watching money grow

Posted : April 12, 2018
Last Updated : August 20, 2020

watching money grow

The earlier you start investing, the better. Learn how to build wealth with investing, compare the various types of investments, and explain the power of compound interest.

What Is "The Market"?

Maybe you have heard of the stock market but you have no idea what it is or how it works. That's okay. Many people have a hard time understanding it. The stock market is just one example of a financial market – places where people are able to invest their money.

Maybe this will help. Think of the stock market like a supermarket where lots of different things are bought and sold. Some people want to buy yogurt, some want to buy carrots, and others want to buy candy. There are a lot of different name brands as well as generic versions of different products. And everything has a different price. This is the same for financial markets. There are a lot of different things you can "buy." And you can choose what you want to invest in.

Riding the Roller Coaster

To help you better understand financial markets, think of a roller coaster. Why? Because if you look at a picture of the gains and losses in the stock market over time, it really does look like a roller coaster. There are lots of ups and downs. In the stock market, the parts that go up are places where investments are making money. The parts that go down, on the other hand, indicate places where investments are losing money. However, the likelihood that you will make money over the long term is pretty good. In fact, 100% of the twenty-year periods in the stock market since 1950 have made money. But, just like being on a roller coaster, you will get hurt if you jump off before the ride is over.

Watching Your Money Grow

Investing simply means putting your money in something that will make a profit for you. There are a lot of different types of investments, so it is helpful to understand a little about each one. Some investments have very low risk, but you won't make a lot of money. Other investments have more risk of losing money, but you also have the potential to earn more money.

Investing 101

When you’re ready to invest, it’s always a good idea to get help from a professional investment advisor. While you may not understand anything about bonds, the stock market, mutual funds, or investments, an investment advisor can help you. It is always important to understand the things you invest in. Here is a quick look at the basics of some of the most common investments available:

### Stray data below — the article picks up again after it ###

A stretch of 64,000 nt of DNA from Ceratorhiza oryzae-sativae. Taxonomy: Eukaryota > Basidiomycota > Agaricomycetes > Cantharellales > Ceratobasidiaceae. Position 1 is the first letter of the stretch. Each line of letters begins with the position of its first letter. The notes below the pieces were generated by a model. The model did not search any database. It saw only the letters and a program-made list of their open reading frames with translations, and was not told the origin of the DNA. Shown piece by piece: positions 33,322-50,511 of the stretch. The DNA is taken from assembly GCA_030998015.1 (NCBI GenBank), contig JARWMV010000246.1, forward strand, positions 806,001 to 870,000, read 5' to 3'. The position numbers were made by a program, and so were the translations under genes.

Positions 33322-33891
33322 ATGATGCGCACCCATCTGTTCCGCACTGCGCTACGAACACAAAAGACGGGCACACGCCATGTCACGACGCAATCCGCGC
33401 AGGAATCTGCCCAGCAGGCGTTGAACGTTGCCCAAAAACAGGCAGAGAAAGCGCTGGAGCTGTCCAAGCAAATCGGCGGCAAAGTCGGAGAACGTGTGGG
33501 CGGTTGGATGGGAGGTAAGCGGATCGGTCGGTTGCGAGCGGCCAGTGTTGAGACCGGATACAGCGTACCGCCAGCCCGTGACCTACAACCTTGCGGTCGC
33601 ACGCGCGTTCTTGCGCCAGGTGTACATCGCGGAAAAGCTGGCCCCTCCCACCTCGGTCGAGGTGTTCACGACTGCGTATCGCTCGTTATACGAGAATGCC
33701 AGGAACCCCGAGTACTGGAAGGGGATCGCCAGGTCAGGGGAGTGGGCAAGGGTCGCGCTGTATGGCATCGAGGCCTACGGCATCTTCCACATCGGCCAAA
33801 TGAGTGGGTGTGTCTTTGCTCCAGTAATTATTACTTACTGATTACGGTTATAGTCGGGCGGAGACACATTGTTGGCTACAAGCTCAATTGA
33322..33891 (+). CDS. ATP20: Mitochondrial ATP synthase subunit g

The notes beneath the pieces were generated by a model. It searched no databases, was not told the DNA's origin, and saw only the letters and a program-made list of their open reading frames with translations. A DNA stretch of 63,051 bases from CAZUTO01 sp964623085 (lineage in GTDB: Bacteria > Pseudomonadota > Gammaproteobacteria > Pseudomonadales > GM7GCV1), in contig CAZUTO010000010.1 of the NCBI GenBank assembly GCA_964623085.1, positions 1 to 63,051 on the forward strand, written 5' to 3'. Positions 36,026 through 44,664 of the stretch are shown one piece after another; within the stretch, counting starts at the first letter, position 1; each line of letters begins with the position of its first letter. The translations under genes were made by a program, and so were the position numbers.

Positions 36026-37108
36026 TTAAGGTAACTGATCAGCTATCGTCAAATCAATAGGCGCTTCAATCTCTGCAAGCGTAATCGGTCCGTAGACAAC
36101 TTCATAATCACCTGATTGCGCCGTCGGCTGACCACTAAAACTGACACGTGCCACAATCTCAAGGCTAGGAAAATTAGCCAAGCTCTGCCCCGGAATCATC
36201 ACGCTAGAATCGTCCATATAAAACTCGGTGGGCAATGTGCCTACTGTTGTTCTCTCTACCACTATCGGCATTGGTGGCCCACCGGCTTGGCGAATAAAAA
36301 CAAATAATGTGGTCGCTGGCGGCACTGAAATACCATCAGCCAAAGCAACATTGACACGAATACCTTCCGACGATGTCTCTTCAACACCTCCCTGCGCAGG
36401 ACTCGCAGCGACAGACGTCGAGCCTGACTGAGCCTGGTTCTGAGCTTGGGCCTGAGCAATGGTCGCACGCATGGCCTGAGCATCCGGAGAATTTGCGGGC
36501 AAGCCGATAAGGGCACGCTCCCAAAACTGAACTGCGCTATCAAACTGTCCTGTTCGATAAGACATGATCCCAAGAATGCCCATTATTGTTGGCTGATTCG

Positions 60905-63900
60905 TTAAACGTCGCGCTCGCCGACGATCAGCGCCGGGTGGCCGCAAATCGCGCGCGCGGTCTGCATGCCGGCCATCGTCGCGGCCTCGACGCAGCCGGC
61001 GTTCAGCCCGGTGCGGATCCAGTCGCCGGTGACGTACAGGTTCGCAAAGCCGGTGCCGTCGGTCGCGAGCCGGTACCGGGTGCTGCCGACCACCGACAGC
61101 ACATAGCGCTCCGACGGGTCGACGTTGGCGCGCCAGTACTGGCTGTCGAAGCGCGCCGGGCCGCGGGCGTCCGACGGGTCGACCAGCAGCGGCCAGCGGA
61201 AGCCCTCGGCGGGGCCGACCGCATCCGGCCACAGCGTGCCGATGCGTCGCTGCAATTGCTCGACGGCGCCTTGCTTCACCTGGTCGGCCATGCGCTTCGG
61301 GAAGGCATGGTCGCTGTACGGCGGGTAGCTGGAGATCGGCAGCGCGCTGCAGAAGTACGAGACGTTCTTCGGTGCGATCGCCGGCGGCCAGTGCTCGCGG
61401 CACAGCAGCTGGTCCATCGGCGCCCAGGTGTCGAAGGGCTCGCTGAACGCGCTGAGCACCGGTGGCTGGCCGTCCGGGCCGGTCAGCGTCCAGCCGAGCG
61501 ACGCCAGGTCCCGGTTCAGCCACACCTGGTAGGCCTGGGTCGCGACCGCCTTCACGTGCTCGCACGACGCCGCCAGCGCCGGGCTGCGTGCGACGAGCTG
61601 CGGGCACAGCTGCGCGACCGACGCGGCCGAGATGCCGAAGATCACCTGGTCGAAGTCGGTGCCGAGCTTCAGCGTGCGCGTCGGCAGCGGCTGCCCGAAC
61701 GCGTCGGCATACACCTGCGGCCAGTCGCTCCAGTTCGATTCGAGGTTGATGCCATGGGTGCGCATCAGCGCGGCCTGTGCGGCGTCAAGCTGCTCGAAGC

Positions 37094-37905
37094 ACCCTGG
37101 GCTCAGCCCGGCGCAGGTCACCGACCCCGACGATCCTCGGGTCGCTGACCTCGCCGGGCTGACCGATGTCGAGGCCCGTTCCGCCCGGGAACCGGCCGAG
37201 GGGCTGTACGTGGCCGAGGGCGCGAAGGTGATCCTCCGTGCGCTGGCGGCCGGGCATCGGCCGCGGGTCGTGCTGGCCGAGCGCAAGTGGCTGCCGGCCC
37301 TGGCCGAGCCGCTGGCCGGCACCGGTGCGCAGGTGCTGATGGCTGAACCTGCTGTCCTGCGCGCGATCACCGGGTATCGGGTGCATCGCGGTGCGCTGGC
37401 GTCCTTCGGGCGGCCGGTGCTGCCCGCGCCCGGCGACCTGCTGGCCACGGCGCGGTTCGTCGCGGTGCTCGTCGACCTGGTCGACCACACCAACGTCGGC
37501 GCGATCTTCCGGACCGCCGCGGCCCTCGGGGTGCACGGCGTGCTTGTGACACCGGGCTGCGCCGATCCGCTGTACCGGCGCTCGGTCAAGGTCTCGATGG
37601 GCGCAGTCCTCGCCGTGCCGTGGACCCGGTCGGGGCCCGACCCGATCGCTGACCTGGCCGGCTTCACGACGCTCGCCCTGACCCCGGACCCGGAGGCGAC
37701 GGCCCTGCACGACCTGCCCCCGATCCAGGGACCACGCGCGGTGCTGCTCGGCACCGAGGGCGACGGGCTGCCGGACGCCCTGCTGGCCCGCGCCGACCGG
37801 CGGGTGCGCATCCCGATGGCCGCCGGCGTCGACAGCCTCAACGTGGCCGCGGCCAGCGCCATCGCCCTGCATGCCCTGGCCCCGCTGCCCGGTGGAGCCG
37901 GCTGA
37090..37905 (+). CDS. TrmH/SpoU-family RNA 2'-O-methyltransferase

Money Market Accounts
Money market accounts pay only a little more than a regular savings account, so you won’t make a bunch of money off interest in them. However, these are low-risk investments and are a great place to park your emergency fund.

CDs (Certificates of Deposit)
CDs are another type of a low-risk savings option where you agree to leave your money alone for a period of time (such as six months, one year, or more). In exchange for leaving it alone, you will earn a higher interest rate.

Bonds are basically a loan of money, like an I.O.U., to a corporation or government agency that needs to finance a project or an activity. The borrower agrees to pay the loan back (with interest) after a certain period of time. Bonds carry more risk than basic bank accounts so you could lose some money.

Unlike bonds, stocks are not a loan of money, but they actually represent ownership. You buy (invest in) a piece of the company. You make money as the company grows and makes more money. Since you own a share, that means you get a portion of the profit. Single stocks, however, carry a high degree of risk. While you might make money, you could also lose a lot of money.

Mutual Funds
Mutual funds are investments owned by a group of people who put their money together to mutually fund an investment. That’s where the name comes from – a mutually funded investment, also known as a mutual fund. The money is used to invest in a collection of stocks, bonds, or other investments. Mutual funds are good long-term investments. Spreading your investments across a variety of mutual funds is called diversification and that helps lower your risk of losing money.

Growing Money

You’ve probably heard the phrase, “If money grew on trees.” That would be pretty cool, right? Whenever you want to buy something, you could just go to the backyard and pull a couple of $20 bills off the tree. Sadly, money doesn’t grow on trees. But if you will invest money and leave it alone for a long time, say forty years, you will see some incredible growth. Compound interest becomes a mathematical explosion for your investments.

Source: Ramsey Solutions
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